Nashville in Davidson County, Tennessee — The American South (East South Central)
Mary Elizabeth Bradford Johns
February 11, 1836 - July 25, 1913
— A Confederate Heroine in the Battle of Nashville —
Mary Bradford was descended from several Virginia patriots of the Revolutionary War. Her grandfather, Captain John Bradford, came to Tennessee soon after the war, and settled on a grant of land given for his war service. Her father was Edward Bradford, and her mother was Virginia Austin Campbell. Her father went to Mississippi at age I8, and made a fortune as a planter. Mary was born on the plantation, but attended the Nashville Female Academy. Her father built a summer home here. It was called “Zenaida” and was just east of Granny White Pike. It burned early in the 20th Century, and another home was built on the site on Lipscomb Drive.
After Tennessee seceded, local ladies sewed a battle flag for the 11th Tennessee Infantry. Mary Bradford gave the flag which was accepted by James E. Rains. In 1862 she was on hand for a review of the Army of Tennessee at Murfreesborough. The commanding general, Braxton Bragg, stood next to her in her carriage where they received salutes. General Rains was killed in battle there and is now buried here
In December 1864 the Army of Tennessee, then under General John Bell Hood, returned in another attempt to retake Nashville. The U.S. Army had built fortifications to hold the city. Much of Hood's line was parallel to today's Woodmont Boulevard, but the left (about 5,500 men) turned south along Hillsborough Pike. On the 15th about 45,000 U,S. troops struck the left forcing it to retreat toward Granny White Pike. The Bradford ladies and friends were at the Bradford schoolhouse, near their home, when retreating troops began to stream past. Mary observed a Confederate, officer striking one of his soldiers with the flat side of his sword, trying to rally his men. Mary ran out to scold the officer, but when she understood the situation she staved to help rally the men. A postbellum poem claimed a bullet grazed her cheek. In General Hood's autobiography he wrote, “When our troops were in the greatest confusion a young Lady of Tennessee, Miss Mary Bradford, rushed in their midst regardless of the storm of bullets, and in the name of God and our country, implored them to reform and face the enemy. Her name deserves to be enrolled among the heroes of the war.”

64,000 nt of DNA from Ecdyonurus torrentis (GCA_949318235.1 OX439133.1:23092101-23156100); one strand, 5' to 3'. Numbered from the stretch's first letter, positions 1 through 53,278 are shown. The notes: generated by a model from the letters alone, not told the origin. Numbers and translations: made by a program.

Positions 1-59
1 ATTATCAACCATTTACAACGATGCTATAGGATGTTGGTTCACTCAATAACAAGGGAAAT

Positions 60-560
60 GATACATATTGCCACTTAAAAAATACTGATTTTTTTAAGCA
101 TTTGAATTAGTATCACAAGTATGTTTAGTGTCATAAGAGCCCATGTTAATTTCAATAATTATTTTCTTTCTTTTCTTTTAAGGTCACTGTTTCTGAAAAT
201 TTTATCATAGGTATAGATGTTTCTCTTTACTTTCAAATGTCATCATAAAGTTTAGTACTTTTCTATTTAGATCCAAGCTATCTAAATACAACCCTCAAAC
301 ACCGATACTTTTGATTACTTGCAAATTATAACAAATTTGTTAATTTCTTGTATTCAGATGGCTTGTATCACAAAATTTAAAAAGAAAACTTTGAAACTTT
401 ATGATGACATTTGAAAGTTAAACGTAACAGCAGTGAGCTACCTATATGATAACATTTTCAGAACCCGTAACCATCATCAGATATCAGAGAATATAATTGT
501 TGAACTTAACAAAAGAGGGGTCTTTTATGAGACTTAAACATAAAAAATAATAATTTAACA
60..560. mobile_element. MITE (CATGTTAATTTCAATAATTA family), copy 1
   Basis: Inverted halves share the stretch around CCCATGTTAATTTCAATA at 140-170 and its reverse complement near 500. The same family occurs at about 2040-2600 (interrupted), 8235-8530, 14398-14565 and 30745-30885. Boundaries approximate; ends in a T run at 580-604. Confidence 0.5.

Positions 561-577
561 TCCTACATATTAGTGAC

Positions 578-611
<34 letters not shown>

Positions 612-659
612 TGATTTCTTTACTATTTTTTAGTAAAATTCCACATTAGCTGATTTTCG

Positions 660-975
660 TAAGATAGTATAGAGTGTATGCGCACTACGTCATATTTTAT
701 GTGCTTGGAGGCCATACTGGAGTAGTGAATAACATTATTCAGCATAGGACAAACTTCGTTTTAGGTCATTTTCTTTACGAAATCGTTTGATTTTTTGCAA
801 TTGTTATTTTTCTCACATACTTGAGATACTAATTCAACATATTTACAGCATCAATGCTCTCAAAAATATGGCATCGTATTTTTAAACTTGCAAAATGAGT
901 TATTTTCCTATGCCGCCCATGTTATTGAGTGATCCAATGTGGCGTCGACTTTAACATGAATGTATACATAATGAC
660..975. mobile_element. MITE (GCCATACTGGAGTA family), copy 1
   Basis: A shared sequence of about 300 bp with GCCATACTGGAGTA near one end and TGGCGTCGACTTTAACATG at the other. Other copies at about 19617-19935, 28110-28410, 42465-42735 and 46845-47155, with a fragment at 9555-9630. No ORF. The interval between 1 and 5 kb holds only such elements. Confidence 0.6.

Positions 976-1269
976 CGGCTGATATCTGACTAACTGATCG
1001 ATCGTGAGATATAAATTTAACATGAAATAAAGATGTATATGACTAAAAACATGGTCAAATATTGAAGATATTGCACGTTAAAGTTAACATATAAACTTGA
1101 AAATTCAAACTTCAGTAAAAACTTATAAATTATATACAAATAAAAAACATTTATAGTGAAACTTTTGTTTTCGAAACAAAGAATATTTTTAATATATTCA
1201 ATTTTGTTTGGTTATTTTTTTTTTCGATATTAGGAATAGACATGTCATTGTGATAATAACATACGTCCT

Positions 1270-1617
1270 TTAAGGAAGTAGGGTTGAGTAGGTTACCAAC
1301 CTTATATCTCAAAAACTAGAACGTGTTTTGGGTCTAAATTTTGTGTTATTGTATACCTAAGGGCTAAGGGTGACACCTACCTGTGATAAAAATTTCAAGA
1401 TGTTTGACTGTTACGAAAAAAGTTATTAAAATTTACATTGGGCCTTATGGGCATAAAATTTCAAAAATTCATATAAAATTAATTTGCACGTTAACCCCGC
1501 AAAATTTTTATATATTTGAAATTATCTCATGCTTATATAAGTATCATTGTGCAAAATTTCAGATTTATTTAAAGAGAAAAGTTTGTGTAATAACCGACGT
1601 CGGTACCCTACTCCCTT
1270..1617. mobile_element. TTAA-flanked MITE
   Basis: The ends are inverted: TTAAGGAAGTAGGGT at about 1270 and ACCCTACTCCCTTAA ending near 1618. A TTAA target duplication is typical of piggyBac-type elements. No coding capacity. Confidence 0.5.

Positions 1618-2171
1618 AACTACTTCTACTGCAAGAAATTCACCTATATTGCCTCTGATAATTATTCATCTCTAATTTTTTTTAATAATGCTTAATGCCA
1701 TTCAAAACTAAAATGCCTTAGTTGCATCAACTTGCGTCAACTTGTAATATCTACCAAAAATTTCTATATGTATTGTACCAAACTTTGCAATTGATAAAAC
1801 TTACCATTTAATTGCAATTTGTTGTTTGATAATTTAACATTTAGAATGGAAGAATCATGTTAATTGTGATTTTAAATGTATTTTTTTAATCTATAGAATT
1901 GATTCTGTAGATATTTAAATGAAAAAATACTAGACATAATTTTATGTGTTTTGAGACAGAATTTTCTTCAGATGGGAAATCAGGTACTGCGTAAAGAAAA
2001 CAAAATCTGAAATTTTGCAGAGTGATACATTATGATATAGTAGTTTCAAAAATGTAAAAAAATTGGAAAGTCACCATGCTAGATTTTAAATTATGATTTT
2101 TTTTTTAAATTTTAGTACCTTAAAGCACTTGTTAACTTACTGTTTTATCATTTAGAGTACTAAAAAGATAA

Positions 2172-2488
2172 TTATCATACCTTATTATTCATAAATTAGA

In 1873 Mary married her childhood sweetheart John Johns. Three children blessed the union. Mr. Johns lived until 1898, and Mary until 1913. The funeral was at First Presbyterian where her pastor said, “She has fought a good fight and finished her course, and she goes to glory crowned.”
Erected by Sons of Confederate Veterans Camp 28.
Topics and series. This historical marker is listed in these topic lists: Cemeteries & Burial Sites • War, US Civil • Women. In addition, it is included in the Sons of Confederate Veterans/United Confederate Veterans series list.
Location. 36° 8.905′ N, 86° 44.101′ W. Marker is in Nashville, Tennessee, in Davidson County. Marker can be reached from Lebanon Pike. Marker is on Confederate Circle in Mt. Olivet Cemetery. Touch for map. Marker is at or near this postal address: 1101 Lebanon Pike, Nashville TN 37210, United States of America. Touch for directions.
Other nearby markers. At least 8 other markers are within walking distance of this marker. James Edwards Rains (a few steps from this marker); Mary Kate Patterson Davis Hill Kyle (a few steps from this marker); Thomas Benton Smith (within shouting distance of this marker); Hylan Leitus Rosser (within shouting distance of this marker); Adelicia Hayes Franklin Acklen Cheatham (within shouting distance of this marker); Adolphus Heiman (within shouting distance of this marker); William Hicks Jackson (within shouting distance of this marker); John Bell (about 300 feet away, measured in a direct line). Touch for a list and map of all markers in Nashville.
More about this marker. Marker is part of Mt. Olivet Confederate Memorial Hall Trail.
Credits. This page was last revised on February 8, 2021. It was originally submitted on February 7, 2021, by Duane Marsteller of Murfreesboro, Tennessee. This page has been viewed 34 times since then. Photos: 1, 2. submitted on February 7, 2021, by Duane Marsteller of Murfreesboro, Tennessee.